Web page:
Latissimus Dorsi

Full Title: Latissimus Dorsi

Author: Kathy Clark

Date of Publication: February 27, 2012


Research Paper Text:

There are two main groups of muscles in the back of a canine the Longissimus Dorsi and the Latissimus Dorsi. These two groups work together to move the dog. The muscle toward the dog’s head is the latissimus, which pulls the body forward. As part of the Teres Major muscle group, the latissimus assists the shoulders in pulling the dog forward when running. Since there is no boney attachment in the axial skeleton (there is no clavicle in the canine), this means that muscular strength is of the utmost importance to the full functionality of the front limb.

The teres major muscle originates from the caudal edge of the scapula and inserts into the eminence if the proximal, medial surface if the humerus. The latissimus dorsi shares a common tendon of insertion with this muscle group. These muscles are all involved in forward propulsion, drawing the trunk forward when the front leg is fixed. /the tensor fascia antebrachii utilizes the fascia on the lateral side of the latissimus dorsi which can mean that a malfunctioning muscle complex may have an effect on elbow extension.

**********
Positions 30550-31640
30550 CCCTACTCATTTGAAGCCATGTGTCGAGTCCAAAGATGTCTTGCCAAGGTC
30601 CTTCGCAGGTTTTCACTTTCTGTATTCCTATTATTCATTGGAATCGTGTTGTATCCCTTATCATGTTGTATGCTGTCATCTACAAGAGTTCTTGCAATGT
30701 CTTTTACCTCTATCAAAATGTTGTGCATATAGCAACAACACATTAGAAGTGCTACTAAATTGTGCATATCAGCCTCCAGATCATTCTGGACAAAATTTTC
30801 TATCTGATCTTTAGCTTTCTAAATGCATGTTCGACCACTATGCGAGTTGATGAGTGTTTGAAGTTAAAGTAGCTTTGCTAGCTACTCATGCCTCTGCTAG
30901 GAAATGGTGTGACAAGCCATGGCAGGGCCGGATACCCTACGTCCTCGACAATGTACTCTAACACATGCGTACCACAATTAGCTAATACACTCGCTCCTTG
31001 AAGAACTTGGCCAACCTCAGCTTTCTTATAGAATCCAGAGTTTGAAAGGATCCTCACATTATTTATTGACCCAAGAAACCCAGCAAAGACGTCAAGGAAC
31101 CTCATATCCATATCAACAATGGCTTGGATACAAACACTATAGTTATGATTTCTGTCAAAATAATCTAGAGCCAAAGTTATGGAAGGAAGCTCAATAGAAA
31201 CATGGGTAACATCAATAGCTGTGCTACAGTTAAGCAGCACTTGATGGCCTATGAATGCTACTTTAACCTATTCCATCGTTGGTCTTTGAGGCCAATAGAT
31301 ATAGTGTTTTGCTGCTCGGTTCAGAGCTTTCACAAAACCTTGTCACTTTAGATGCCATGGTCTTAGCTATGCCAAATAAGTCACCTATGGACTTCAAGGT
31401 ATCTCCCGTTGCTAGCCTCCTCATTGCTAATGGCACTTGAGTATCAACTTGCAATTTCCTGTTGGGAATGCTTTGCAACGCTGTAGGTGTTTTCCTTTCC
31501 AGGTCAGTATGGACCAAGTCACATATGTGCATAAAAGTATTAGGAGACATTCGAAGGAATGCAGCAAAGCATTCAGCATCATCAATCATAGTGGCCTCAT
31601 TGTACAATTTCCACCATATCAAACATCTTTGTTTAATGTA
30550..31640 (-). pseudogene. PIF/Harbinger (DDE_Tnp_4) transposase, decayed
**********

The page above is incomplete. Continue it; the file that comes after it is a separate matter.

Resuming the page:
Additionally, the teres major group assists in the return of the forelimb to neutral from an outstretched position or to move the body from an outstretched front limb. Essentially the latissimus dorsi assists in the action of flexion, adduction and internal rotation of the shoulder joint.

If there are problems with the latissimus dorsi, there could be stiffness in the shoulders and notable spasms behind the shoulder blade. Applying heat, such as a heating pad or hands, will help with the circulation in the muscle. Passive touch, not pressure, is all that is needed for the latissimus dorsi muscle.


  • Backing up your dog with Massage, Maria K. Duthie c.e.f.m.p.; Article,
  • Anatomy, Biomechanic, Physiology, Diagnosis and Treatment of Teres Major Strains in the Canine: Four Leg Rehabilitation Therapy & The Canine Fitness Centre, Ltd, Calgary, AB, Canada, The Canadian Horse and Animal Physical Rehabilitation Assn., The Animal Rehab Institute, Loxahatchee, Florida USA; Laurie Edge-Hughes, BScPT, CAFCI, CCRT ; Proceedings of the RVC 2nd Annual Veterinary Physiotherapy Conference, Suppl. 2004.

Leave a Reply